Sunday, 22 May 2011

On Transience, I: Where beth they biforen us weren?

A particularly mournful Sunday lyric today. Here are some verses from a thirteenth-century poem on the theme Ubi sunt qui ante nos fuerunt?

Where beth they biforen us weren,
houndes ladden and havekes beren,
and hadden feld and wode?
The riche levedies in hoere bour,
that wereden gold in hoere tressour,
with hoere brightte rode?

Eten and drounken, and maden hem glad;
hoere lif was al with gamen i-lad,
men kneleden hem biforen;
they beren hem wel swithe heye;
and in a twincling of an eye
hoere soules weren forloren.

Were is that lawhing and that song,
that trayling and that proude yong,
tho havekes and tho houndes?
Al that joye is went away,
that wele is comen to weylaway,
to manye harde stoundes.

Hoere paradis they nomen here,
and nou they lyen in helle i-fere;
the fuir hit brennes hevere:
long is ay, and long is o,
long is wy, and long is wo;
thennes ne cometh they nevere.


Where are they who lived before us,
Led hounds and carried hawks,
And owned the fields and woods?
The rich ladies in their bowers
Who wore gold in their hair,
With their bright faces?

Who ate, and drank, and enjoyed themselves;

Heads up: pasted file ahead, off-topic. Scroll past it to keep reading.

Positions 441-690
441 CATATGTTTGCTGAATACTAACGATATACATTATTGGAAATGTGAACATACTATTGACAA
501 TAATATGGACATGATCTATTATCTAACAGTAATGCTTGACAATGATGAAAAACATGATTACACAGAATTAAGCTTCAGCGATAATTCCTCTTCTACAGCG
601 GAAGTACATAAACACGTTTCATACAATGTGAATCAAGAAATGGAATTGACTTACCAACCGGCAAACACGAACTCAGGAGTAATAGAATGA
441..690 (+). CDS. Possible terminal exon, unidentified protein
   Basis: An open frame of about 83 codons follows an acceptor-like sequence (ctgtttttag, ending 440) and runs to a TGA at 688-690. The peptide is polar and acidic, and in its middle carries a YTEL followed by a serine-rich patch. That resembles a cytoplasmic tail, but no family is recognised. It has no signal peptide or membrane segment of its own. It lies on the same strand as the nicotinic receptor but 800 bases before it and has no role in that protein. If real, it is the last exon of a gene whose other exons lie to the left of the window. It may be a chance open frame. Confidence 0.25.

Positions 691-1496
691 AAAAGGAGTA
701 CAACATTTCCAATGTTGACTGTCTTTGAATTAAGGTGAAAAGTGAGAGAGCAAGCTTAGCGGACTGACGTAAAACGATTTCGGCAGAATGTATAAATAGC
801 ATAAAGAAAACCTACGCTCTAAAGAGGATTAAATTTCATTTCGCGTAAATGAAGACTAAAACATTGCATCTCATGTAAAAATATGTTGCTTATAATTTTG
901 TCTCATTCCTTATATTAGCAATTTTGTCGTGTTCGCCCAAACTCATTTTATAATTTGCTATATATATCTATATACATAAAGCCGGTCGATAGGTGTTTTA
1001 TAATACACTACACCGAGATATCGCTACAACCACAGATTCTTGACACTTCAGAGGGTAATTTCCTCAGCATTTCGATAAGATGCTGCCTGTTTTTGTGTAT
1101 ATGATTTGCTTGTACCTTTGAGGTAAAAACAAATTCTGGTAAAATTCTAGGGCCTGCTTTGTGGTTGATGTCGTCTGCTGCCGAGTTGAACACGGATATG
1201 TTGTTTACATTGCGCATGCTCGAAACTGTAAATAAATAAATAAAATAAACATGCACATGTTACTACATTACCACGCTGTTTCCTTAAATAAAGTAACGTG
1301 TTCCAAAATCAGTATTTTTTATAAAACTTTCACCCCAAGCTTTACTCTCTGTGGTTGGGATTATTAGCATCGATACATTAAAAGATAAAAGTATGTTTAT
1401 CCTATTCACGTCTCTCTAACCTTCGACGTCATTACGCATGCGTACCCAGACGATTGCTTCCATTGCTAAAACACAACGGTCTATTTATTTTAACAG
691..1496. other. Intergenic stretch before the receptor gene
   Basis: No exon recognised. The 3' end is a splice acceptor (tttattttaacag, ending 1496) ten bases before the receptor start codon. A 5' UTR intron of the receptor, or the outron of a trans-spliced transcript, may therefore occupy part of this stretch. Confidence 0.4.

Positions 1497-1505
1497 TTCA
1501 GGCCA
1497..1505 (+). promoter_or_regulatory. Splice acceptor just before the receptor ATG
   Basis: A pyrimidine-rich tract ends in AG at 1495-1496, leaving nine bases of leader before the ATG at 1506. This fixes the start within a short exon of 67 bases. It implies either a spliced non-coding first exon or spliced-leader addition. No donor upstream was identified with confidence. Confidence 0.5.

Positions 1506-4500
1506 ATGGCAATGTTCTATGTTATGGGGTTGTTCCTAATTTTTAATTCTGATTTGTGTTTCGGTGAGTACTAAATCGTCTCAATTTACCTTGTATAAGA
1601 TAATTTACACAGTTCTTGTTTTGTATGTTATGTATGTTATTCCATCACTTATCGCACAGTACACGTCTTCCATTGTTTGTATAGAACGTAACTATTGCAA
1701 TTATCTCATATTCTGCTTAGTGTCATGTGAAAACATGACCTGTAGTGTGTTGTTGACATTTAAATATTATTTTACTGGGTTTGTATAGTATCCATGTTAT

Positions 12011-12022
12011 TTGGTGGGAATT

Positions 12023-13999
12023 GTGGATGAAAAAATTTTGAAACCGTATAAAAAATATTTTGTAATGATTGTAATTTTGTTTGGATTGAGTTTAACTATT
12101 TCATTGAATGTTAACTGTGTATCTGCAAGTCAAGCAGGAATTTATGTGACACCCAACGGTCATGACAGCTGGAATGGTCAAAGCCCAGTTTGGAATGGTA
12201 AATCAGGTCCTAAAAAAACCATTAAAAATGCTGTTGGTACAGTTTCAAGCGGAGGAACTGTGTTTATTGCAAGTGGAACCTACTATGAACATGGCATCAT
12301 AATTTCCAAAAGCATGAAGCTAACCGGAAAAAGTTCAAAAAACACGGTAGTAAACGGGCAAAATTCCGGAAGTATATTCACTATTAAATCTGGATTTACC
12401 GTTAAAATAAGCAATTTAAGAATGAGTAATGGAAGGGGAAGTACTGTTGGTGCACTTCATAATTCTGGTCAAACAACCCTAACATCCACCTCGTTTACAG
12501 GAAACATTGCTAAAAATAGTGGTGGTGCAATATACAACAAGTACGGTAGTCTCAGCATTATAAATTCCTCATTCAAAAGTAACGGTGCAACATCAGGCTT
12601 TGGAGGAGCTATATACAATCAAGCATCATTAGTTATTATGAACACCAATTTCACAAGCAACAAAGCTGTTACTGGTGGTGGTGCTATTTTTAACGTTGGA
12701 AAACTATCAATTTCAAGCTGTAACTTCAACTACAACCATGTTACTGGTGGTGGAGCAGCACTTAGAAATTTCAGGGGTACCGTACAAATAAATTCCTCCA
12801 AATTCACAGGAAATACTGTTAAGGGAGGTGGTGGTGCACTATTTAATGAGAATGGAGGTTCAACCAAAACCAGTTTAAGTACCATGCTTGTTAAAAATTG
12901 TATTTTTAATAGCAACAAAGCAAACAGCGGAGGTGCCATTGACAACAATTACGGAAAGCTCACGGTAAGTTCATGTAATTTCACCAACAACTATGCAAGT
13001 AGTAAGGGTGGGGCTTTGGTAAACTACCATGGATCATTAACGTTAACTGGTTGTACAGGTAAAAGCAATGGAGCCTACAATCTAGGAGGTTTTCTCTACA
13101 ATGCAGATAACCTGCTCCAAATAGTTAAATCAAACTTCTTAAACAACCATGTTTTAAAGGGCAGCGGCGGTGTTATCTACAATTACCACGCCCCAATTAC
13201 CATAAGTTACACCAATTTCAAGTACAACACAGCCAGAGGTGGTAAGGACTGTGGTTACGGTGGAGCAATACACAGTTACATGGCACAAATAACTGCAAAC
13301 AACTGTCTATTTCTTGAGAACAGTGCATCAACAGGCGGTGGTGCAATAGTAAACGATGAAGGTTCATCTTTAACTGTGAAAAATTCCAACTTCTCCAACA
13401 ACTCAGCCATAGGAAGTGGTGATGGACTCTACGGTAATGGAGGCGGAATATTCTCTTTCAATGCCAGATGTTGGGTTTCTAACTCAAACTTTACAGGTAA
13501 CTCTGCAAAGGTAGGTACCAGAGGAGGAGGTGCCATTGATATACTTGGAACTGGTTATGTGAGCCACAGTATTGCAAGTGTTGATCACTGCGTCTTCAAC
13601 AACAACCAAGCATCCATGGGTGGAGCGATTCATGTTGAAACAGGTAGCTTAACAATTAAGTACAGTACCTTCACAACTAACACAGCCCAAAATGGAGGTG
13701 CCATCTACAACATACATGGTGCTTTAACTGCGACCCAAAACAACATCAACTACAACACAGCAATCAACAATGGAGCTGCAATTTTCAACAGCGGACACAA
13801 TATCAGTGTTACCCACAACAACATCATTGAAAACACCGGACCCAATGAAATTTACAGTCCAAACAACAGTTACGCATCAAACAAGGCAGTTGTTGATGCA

Their life was lived with pleasure;
Men knelt before them,
And they held themselves very high;
And in a twinkling of an eye
Their souls were lost.

Where is the laughing and the song,
The trailing gowns of the proud young man,
The hawks and hounds?
All that joy is gone away;
The bliss is turned to 'weylaway' [alas]
And many hard times.

Their paradise they took here,
And now they lie in hell, together;
That fire burns for ever.
Long is 'ah!' and long is 'oh!'
Long is 'why?' and long is 'woe!'
Thence will they come never.

There are many poems on such a theme; but compare this, from Browning's 'A Toccata of Galuppi's':

Did young people take their pleasure when the sea was warm in May?
Balls and masks begun at midnight, burning ever to mid-day,
When they made up fresh adventures for the morrow, do you say?

Was a lady such a lady, cheeks so round and lips so red, —
On her neck the small face buoyant, like a bell-flower on its bed,
O'er the breast's superb abundance where a man might base his head?

Well, and it was graceful of them — they'd break talk off and afford
— She, to bite her mask's black velvet — he, to finger on his sword,
While you sat and played Toccatas, stately at the clavichord?


So, an octave struck the answer. Oh, they praised you, I dare say!
"Brave Galuppi! that was music! good alike at grave and gay!
"I can always leave off talking when I hear a master play!"

Then they left you for their pleasure: till in due time, one by one,
Some with lives that came to nothing, some with deeds as well undone,
Death stepped tacitly and took them where they never see the sun.


"As for Venice and her people, merely born to bloom and drop,
Here on earth they bore their fruitage, mirth and folly were the crop:
What of soul was left, I wonder, when the kissing had to stop?

"Dust and ashes!" So you creak it, and I want the heart to scold.
Dear dead women, with such hair, too — what's become of all the gold
Used to hang and brush their bosoms? I feel chilly and grown old.

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